Besides my 20th wedding anniversary and the 15th anniversary of Listener magazine's first issue, this year marks the 25th anniversary of Roksan Audio Ltd., easily one of the most innovative design and manufacturing firms in British audio. Before Roksan came upon the scene in 1985, none of us had ever seen a loudspeaker whose tweeter was isolated from its surroundings by a sprung suspension. Or a commercial phono preamplifier designed to fit inside a turntable, just a centimeter away from the tonearm base. And who among us could have guessed that the Linn LP12's hegemonyamong flat-earthers, I meanwould be broken by a turntable from outside of Scotland? Yet the Roksan Darius loudspeaker, Artaxerxes phono stage, and, above all, Xerxes turntable accomplished those things and more, to the genuine surprise of nearly everyoneand to the benefit of our industry at large, as other firms took those ideas and ran with them.
Although LPs remain, for me, the high-end medium of choice, I'm not terribly interested in today's high-end record players. Most of them, from the 1980s through the present, have been soulless, uninspired, me-too products that utterly fail to communicate the presence, momentum, and punch of recorded music. And in certain waysexpense, complexity, size, cosmeticssome have been, quite simply, ridiculous.
For a journalist at a trade show, few things are more awkward than entering a room and finding that the exhibitor and his staff are the only people there: No dealers. No customers. Just a few desperate souls ready to pin their last half-hope on a man with a badgeand the badge says Press.
Cable manufacturer JPS Labs is now connected (sorry) with the Canadian importer AudioScape Canada, which also distributes amplifiers and CD players from PrimaLuna, turntables from Dual, loudspeakers from Usher, and other delights. At Salon Son et Image, Joe Skubinski of JPS unveiled a new version of his popular Digital AC power cord, now called Digital AC-X. The cable's filter network has now been upgraded to handle higher frequencies than before, but the price remains the same: $399 for a 2-meter run. Sweet!
With so many lookalike, workalike remote handsets littering the ring-stained table of our hobby, new ones seldom stand outor work better than the old ones. Pioneer has finally produced a breakthrough: Anyone who buys a new Pioneer VSX-1020 receiver (expected to go on sale in America in June, for approximately $800) will have the opportunity to download a virtual handset from the Apple apps site, for use with his or her iPod Touch or iPhone. The finished product looksand worksexactly like the knobs and switches on the amp's front panel. Here's one remote control that will probably never get lost under the couch or dropped in the toilet. (Don't ask.)
As a Quad ESL enthusiast, I know how difficult it is to blend subwoofers with very good, very fast loudspeakers. Consequently, I was impressed with the new A225-M powered subwoofer from the Swiss company PSI, on demonstration at the Simplifi Audio room. Used with the Gradient Helsinki loudspeaker, of which I also have some experience, a pair of PSI subs ($4500 each) provided lots of deep, impactful bass with no apparent change in the Gradients' timbral character: very impressive. The subwoofer was housed within one of the the same IKEA units as Simplifi's Tim Ryan was using for component stands, to show that high-quality sound can still be domestically acceptable.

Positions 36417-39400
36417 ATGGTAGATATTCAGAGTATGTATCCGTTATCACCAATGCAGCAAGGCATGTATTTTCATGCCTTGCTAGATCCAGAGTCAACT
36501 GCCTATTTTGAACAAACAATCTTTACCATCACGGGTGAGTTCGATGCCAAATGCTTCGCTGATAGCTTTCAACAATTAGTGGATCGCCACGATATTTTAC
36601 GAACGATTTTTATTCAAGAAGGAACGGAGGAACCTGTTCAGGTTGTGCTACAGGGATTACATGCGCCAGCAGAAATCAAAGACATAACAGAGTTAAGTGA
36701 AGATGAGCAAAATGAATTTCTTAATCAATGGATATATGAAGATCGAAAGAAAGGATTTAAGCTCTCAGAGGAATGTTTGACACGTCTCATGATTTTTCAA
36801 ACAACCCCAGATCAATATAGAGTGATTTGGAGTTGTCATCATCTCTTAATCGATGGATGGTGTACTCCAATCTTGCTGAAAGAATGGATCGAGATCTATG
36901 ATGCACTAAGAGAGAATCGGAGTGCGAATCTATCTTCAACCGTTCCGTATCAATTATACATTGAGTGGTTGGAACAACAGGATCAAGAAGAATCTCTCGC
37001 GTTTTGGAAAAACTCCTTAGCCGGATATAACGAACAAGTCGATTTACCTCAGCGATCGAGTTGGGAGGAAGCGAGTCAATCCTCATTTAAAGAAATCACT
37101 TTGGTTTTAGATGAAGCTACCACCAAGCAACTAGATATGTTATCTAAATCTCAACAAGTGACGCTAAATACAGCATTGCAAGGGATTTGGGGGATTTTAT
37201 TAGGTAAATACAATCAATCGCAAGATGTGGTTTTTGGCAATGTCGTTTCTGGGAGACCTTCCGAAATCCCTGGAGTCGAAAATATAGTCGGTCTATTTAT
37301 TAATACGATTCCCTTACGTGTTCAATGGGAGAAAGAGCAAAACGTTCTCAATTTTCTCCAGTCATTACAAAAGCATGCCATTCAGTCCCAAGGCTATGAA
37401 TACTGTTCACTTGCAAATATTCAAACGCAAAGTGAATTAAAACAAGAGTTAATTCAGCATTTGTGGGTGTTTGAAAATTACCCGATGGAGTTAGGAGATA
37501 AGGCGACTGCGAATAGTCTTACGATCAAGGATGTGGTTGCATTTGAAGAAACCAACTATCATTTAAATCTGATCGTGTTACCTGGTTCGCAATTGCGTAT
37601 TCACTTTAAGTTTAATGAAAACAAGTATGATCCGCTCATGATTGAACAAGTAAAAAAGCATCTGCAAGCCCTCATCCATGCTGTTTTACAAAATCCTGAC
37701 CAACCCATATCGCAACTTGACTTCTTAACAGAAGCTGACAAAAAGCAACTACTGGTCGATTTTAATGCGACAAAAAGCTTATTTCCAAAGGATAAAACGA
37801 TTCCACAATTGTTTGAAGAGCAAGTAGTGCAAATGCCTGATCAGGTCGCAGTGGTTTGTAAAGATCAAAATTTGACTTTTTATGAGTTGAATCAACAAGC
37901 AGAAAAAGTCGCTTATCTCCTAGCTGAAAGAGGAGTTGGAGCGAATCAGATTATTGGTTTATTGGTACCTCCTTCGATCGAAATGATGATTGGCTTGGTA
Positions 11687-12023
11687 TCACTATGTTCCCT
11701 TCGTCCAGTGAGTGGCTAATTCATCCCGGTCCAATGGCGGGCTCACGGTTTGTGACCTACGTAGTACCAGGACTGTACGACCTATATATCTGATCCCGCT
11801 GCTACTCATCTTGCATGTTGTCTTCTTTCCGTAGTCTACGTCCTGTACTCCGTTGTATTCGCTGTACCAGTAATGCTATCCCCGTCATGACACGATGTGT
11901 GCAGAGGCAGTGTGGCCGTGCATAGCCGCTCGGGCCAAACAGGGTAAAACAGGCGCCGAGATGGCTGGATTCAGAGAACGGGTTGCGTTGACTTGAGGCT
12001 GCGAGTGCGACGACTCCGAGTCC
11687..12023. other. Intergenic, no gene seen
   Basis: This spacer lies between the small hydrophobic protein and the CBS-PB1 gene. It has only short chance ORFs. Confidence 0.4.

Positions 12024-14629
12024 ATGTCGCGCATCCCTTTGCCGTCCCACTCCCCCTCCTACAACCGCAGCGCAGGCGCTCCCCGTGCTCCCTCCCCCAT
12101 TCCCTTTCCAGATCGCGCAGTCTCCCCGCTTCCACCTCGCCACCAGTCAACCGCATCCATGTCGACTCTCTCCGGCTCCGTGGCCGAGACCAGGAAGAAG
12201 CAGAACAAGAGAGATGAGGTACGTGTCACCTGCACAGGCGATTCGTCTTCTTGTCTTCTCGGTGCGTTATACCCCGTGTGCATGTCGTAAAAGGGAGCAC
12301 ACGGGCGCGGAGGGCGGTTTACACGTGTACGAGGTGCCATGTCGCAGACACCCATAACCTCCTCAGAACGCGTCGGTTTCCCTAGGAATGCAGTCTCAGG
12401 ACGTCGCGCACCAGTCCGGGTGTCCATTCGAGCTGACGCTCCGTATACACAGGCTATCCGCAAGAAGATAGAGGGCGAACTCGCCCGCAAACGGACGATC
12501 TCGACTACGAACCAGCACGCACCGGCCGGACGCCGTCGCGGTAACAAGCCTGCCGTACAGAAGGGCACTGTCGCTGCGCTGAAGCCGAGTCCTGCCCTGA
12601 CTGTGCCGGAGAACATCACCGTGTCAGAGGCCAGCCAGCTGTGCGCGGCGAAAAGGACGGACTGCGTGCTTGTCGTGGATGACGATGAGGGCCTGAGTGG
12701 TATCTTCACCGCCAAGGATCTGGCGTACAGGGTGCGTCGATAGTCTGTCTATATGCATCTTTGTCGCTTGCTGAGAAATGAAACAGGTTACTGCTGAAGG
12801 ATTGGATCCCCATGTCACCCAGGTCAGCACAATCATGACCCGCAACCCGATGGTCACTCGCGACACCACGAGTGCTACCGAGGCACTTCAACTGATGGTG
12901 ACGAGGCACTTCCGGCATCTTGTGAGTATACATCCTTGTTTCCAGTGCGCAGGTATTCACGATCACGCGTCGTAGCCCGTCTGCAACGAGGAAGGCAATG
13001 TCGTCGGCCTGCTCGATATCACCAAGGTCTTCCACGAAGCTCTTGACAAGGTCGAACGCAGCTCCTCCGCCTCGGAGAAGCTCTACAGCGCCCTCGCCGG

As last year, Totem Acoustics had by far the show's most aesthetically sophisticated exhibit: a trippy mix of shapes and textures both organic and industrial, in which lights, flowers, textiles, and scents shared senses with the sound. The latter, also in typical Totem form, was exceptionally involvingespecially the Beatles' "Within You, Without You," Insane Clown Posse's "Ain't Yo Bidness," and "lua" by Dudu (no relation) Salinas. At SSI Totem also introduced a product that's still in concept stage, called Totem Skin: a removable sock-style cover that transformed cabinetry into artliterally. Among the company's goals for this show, according to the Totem rep with whom I spoke, was to gauge consumer response to the Skins, and the reaction so far is positive.
Maybe I don't know everything after all. In all candor, Legacy loudspeakers had never struck me as the sorts of things I might like. But here at FSI, driven by an attractive Ayon Triton integrated amplifier ($8500), itself fed by an Ayon CD-5 CD player ($9450), I very much enjoyed the big Legacy Whisper XD speakers ($20,000/pair). I wasn't surprised by the punchy, wide-range presentation, but there was a lot more realistic texture and timbral color than I ever expected. And the very nice young couple who ran the suite were patient with my seemingly limitless supply of inane questions. A fine experience.